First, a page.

Suu Kyi outlasted her oppressors

For years in her native Myanmar, Aung San Suu Kyi has been known simply as “The Lady,” a pro-democracy stalwart and Nobel Peace Prize laureate who has languished for years in an arbitrary solitary confinement imposed by the nation’s ruling military junta.

Although she was snatched from the public limelight, residents of the former Burma have always known this about the charismatic Buddhist activist, now 65: She would not be broken by the military generals she has long defied.

On Saturday, Suu Kyi proved them all right. She was finally released from the mildewing, two-story villa where she has spent much of her house arrest, spanning 15 of the last 21 years.

Whether in prison or not, supporters say, she has remained a quiet but defiant symbol of struggle against political repression for residents of the impoverished Southeast Asian nation.

Always cutting a slight figure, the daughter of a national hero who had generations earlier campaigned for Burma’s independence from Britain endured personal hardship to uphold her political principals, often going years without seeing her husband or sons.


But as popes, presidents and activists called unsuccessfully for her release, she never wavered. Once asked if she thought her story had the makings of a Greek tragedy, she responded: “Don’t be silly. I don’t go in for melodrama.”

She later added: “I look upon myself as a politician. That’s not a dirty word, you know. Some people think that there is something wrong with politicians. Of course, there is something wrong with some politicians.”

Time and again, Suu Kyi showed her mettle since taking up the democracy struggle in 1988.

Spending much of her early life abroad, Suu Kyi had returned home that year just as street protests erupted against a quarter-century of military rule. The daughter of martyred independence leader Gen. Aung San, she quickly assumed a leadership role.

Then 44, she campaigned for the government to stage proper elections and became the first secretary general of the fledging National League for Democracy.

Explaining why she risked prison or worse by taking on the nation’s military, she responded: “I could not, as my father’s daughter, remain indifferent to all that was going on.”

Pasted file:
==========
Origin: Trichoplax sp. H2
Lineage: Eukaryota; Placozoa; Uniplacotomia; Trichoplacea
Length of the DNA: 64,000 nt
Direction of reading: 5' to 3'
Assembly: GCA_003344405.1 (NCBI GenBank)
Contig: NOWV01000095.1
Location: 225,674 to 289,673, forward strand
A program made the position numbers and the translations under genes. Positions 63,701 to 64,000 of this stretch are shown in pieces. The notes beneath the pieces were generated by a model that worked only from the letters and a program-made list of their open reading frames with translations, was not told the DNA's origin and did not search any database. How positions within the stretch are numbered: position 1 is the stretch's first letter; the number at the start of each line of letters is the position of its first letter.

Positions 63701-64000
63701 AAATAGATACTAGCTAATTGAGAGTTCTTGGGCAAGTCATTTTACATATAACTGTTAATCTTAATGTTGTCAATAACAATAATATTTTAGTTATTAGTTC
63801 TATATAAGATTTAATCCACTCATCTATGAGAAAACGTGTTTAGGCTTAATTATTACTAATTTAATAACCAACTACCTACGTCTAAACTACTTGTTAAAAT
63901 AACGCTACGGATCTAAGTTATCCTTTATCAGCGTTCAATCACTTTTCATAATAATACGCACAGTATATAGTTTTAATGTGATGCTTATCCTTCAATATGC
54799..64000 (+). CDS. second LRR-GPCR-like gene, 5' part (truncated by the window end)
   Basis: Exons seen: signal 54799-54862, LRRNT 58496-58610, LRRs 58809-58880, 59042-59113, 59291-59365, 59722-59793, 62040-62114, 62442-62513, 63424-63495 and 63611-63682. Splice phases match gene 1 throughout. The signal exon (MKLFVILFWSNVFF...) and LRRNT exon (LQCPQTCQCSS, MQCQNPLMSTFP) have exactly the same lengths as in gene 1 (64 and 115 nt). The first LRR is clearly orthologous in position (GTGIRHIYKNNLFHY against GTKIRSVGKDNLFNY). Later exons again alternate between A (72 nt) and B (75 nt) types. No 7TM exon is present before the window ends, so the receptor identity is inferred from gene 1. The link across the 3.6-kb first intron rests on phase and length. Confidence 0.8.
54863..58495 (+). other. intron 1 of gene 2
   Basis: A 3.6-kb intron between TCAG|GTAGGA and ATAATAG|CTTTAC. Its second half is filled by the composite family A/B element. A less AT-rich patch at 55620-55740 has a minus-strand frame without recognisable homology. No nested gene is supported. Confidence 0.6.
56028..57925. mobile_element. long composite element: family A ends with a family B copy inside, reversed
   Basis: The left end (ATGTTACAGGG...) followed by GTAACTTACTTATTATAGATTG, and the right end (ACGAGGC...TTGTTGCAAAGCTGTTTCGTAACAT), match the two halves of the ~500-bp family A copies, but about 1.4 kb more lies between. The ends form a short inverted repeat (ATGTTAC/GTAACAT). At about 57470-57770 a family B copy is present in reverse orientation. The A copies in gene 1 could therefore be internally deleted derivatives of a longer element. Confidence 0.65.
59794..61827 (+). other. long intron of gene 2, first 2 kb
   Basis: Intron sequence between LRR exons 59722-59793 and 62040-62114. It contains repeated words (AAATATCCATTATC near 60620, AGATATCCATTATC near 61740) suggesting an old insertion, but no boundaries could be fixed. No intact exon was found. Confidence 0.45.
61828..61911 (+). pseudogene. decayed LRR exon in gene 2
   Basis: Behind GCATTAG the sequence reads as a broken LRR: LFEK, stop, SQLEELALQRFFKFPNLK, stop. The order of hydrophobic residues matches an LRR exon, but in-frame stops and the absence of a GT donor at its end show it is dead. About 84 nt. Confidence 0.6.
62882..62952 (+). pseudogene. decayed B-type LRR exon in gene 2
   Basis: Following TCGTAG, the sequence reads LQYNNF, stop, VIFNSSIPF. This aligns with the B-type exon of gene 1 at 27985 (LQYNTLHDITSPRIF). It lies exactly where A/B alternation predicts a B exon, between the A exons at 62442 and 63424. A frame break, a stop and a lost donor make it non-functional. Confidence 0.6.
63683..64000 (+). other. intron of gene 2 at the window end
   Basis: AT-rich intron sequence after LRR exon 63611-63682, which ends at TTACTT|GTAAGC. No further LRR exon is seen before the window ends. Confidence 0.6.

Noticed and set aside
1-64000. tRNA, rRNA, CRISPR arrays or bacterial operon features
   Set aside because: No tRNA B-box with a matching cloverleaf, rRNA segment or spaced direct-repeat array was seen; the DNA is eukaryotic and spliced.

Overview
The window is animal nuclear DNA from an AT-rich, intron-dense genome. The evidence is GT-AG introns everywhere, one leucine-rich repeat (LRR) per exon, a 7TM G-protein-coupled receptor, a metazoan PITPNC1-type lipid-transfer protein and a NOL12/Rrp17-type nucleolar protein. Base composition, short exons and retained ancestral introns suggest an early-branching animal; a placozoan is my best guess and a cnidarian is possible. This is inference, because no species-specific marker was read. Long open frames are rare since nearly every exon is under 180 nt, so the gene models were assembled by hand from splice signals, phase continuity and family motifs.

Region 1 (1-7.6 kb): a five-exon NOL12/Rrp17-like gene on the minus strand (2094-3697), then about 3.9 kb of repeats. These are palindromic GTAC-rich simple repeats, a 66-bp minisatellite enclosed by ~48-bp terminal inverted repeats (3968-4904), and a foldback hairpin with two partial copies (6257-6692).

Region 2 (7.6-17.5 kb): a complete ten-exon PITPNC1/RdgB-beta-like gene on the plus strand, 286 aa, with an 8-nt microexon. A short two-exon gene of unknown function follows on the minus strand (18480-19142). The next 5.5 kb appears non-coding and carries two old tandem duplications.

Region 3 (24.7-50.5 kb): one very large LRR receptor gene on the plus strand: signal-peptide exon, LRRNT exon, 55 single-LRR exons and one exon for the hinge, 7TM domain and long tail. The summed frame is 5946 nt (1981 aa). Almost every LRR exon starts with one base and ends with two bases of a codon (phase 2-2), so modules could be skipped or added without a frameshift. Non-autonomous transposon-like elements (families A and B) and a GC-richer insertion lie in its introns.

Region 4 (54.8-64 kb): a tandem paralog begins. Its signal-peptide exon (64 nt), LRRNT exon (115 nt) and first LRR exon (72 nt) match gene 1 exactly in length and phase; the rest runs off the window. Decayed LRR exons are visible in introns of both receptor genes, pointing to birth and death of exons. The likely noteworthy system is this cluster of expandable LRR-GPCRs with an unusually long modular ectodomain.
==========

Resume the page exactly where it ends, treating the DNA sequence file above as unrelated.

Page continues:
Her unsuccessful efforts to stop a brutal military suppression that killed thousands of protestors, repeatedly facing own armed soldiers, gained her worldwide notoriety, including the 1991 Nobel Peace Prize, being proclaimed by the Nobel committee as “an outstanding example of the power of the powerless.”

But Suu Kyi’s sons, Alexander and Kim, accepted the award in Oslo on behalf of their mother who, seen as a threat by the country’s new military rulers, was detained in 1989 on national security charges.

She spent the next six years under house arrest at the family home at 54 University Avenue, enduring various periods in detention since then. Over the years, she has waged repeated hunger strikes to call attention to the military’s brutal repression of protesting students.

But Suu Kyi endured. When her husband, British scholar Michael Aris, died in London in March 1999, they had only seen each other a handful of times since her first house arrest a decade earlier.

Press reports have painted her life in captivity as austere. Rising each day at 4 a.m., she meditated, read and listened to one of five radios that were her only link to the outside world. She had no telephone, no television, no Internet. Her mail, if delivered at all, was heavily censored.

Once an accomplished pianist, Myanmar’s muggy equatorial heat long ago warped her instrument. Her only companionship: two long-serving, mother-and-daughter assistants.

Recent months have brought particular frustration. Suu Kyi was just a few weeks away from being released last year when she had an unexpected visit by an American, John Yettaw. She was found guilty of harboring anti-government elements and her sentence was extended.

At the time, one of her assistants told reporters: “It has been a hard life, she has sacrificed a lot. But she is used [to it] now. And she keeps working, waiting for the day she will be released.”